Ans: The 170 has a gross wt of 2200 lbs.  The manual says use 20 flaps for obstacle clearance.  I don't think there's any such defined animal as "excess lift", "extra lift", or "excess climb".  Climb rates/angles ARE dependent upon excess horsepower available, however.  The more horsepower you have over and above that necessary to maintain level flight in ANY configuration may be used toward climb performance.  You are correct if you mean that stock 170's do not have an abundance of excess horsepower available.  (Although they have an engine that claims to put out 145 hp, they will only do so at 2700 rpm.  The props certificated on the airplane limit takoff rpm to less than 2330, which equates to about 120 hp.)  Like most airplanes, they will get into places you'll have to dis-assemble and truck them back out of, especially the "B" model with it's slotted, semi-Fowler flaps.  (Not true Fowlers.)  The performance figures for the 170 B indicate that it requires 20% more distance for any given takeoff than it requires under the same circumstances for landing.  I believe the author of that document to be an optimist.

Mark: "Vx and Vy converge at high density altitude (airplane absolute ceiling). Most manuals don't show this, but just publish one Vx. Be aware, at very high density altitudes using the short field procedure may yield less or no climb over an obstacle compared to some higher speed."

Reply: If you are at absolute ceiling and are looking at a 50 foot obstacle in the windshield you'd best have your affairs in order.  If you are at absolute ceiling and actually considering a takeoff, wondering whether or not to use flaps for takeoff in order to clear a 50 foot obstacle, you'd better check your oxygen mask for oxygen flow and turn the valve on, or ask a bystander to help you find your way back to the asylum.  (And yes, most lightplane manuals only publish V-speed data for gross wt., and many only publish Vx for flaps up, even though they recommend flaps for obstacle clearance.  Go figure.)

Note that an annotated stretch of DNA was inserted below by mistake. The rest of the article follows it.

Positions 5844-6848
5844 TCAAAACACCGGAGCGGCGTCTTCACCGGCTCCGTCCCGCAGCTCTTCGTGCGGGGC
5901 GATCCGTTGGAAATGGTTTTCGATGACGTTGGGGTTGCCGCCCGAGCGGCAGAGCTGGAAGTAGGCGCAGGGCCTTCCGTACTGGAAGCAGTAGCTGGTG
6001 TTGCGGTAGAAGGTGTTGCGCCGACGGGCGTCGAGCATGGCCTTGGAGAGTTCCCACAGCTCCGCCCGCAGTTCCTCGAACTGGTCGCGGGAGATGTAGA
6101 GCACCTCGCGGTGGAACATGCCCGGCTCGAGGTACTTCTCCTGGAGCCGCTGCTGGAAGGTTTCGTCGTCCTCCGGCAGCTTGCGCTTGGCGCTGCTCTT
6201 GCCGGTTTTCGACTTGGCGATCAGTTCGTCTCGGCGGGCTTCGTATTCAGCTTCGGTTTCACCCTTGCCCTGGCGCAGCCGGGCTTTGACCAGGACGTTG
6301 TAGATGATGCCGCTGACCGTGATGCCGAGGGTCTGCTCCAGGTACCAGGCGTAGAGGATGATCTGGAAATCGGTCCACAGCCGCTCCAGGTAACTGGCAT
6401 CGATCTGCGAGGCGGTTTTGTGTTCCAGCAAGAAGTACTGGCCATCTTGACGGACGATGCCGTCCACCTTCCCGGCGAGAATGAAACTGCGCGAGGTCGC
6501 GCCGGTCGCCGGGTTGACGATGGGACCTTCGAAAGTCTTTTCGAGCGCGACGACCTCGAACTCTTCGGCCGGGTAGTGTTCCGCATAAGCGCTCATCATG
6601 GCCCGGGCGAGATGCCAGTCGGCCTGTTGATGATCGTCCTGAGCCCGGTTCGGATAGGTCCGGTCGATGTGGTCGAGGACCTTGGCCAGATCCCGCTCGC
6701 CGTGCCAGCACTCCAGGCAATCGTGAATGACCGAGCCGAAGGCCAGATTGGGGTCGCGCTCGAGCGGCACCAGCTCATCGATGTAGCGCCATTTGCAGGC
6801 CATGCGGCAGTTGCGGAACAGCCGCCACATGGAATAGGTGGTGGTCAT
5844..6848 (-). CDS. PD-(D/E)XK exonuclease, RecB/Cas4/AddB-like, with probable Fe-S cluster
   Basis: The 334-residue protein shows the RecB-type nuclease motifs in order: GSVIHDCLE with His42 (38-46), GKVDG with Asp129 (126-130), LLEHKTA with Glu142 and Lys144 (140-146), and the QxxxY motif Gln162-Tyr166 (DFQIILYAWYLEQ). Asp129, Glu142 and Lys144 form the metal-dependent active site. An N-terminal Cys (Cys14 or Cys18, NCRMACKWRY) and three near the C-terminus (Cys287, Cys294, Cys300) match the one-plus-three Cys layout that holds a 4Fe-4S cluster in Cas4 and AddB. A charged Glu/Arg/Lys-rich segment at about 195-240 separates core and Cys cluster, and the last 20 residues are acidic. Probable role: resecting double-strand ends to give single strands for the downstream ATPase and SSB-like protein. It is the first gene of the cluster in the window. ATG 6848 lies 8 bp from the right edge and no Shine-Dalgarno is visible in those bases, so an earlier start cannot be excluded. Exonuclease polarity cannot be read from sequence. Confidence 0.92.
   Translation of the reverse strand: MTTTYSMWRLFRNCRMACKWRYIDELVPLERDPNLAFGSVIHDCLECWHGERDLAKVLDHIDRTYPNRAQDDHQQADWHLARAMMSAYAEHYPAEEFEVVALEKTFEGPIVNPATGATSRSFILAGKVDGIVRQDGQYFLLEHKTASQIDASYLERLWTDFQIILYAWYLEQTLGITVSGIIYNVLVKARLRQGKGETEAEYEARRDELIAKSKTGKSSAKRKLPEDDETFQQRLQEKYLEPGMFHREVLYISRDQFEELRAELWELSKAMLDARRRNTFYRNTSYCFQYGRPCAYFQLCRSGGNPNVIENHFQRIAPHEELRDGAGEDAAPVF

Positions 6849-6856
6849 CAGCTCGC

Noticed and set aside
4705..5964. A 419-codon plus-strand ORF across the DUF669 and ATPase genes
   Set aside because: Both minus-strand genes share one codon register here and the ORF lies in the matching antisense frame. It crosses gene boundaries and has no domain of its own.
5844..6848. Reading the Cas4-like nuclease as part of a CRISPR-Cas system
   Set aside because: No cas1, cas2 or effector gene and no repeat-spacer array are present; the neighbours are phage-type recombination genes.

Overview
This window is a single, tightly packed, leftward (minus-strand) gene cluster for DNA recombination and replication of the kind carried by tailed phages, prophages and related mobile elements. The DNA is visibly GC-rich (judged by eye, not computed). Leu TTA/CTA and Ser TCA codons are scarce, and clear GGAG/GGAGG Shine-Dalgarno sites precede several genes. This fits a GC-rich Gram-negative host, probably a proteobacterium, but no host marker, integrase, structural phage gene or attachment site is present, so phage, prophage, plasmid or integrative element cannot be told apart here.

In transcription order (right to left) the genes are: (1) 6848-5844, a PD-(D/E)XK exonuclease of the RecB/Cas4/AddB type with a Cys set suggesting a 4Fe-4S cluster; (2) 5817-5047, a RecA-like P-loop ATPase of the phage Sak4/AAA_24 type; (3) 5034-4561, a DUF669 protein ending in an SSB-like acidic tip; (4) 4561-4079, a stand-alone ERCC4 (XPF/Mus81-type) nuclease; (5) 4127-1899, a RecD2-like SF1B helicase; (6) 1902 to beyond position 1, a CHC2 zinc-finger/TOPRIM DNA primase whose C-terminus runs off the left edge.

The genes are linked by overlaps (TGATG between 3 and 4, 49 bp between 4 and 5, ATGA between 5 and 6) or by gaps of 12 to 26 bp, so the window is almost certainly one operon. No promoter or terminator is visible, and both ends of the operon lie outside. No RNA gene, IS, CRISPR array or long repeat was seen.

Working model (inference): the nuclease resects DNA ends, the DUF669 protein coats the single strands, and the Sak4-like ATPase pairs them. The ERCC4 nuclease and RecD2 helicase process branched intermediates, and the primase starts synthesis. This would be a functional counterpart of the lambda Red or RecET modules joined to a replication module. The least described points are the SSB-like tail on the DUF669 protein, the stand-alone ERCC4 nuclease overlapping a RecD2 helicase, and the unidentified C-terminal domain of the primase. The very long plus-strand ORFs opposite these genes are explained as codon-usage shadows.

Mark: "I've taken off and landed my 172 at 9000 ft density altitudes (Mammoth, Tahoe, ..."

Ans: Yeay!  Two of my favorite places!  (And for a real thrill, don't miss Telluride!  Just do your homework.)

Mark:"Depends on how you define "close". Vy of 82, Vx of 68, clean stall 48, dirty stall 40. Even if we assumed 10 flaps gave us all that stall reduction, 82-48 = 34, 68-40= 28."

Opinion: The Private Pilot Flight Test Guide requires the applicant to demonstrate airspeed control MUCH better than + or - 28 kts.  If one can't maintain airspeed within + or - 5 kts, one shouldn't be flying airplanes alone. ;Þ

I've spent 35+ years in this business as a professional pilot, CFI, factory demo and production test pilot.  I've never failed to learn from these airplanes.
As always, Enjoyed the discussion, Mark. 
Happy Aviatin'.</HTML>

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Re: Flaps on takeoff

<HTML>Ken
Well, you asked the question about flaps, and Mark and George have taught us all more about the subject than we could ever have imagined. I admire both gentlemen's ability to debate the technical aspects of the subject with such vigor.
Now, I started flying in the early 60's (telling my age) with my uncle who was a fish spotter pilot on the Chesapeake Bay in Virginia in a 140. We took off and landed in a 1000' pasture. I thank God now, after hearing Mark and George that I didn't have all this knowledge, because we used 20+ (manual) flaps on takeoff. In fact, I have thought for years and still do, that is the only way to depart a turf runway. It sure didn't seem to hurt the plane, because we did it for years. My Uncle's instructions were simple, get the plane off the ground, its suppose to be in the air. Buy the way, I still land my 172M in that same pasture and take off with 20 flaps.
Oh! Well! Enough about flaps all ready.Probably too many conditions in the POH because of Lawyers anyway.
Lou</HTML>

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Re: Flaps on takeoff

<HTML>Thanks All !

- Ken</HTML>

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Re: Flaps on takeoff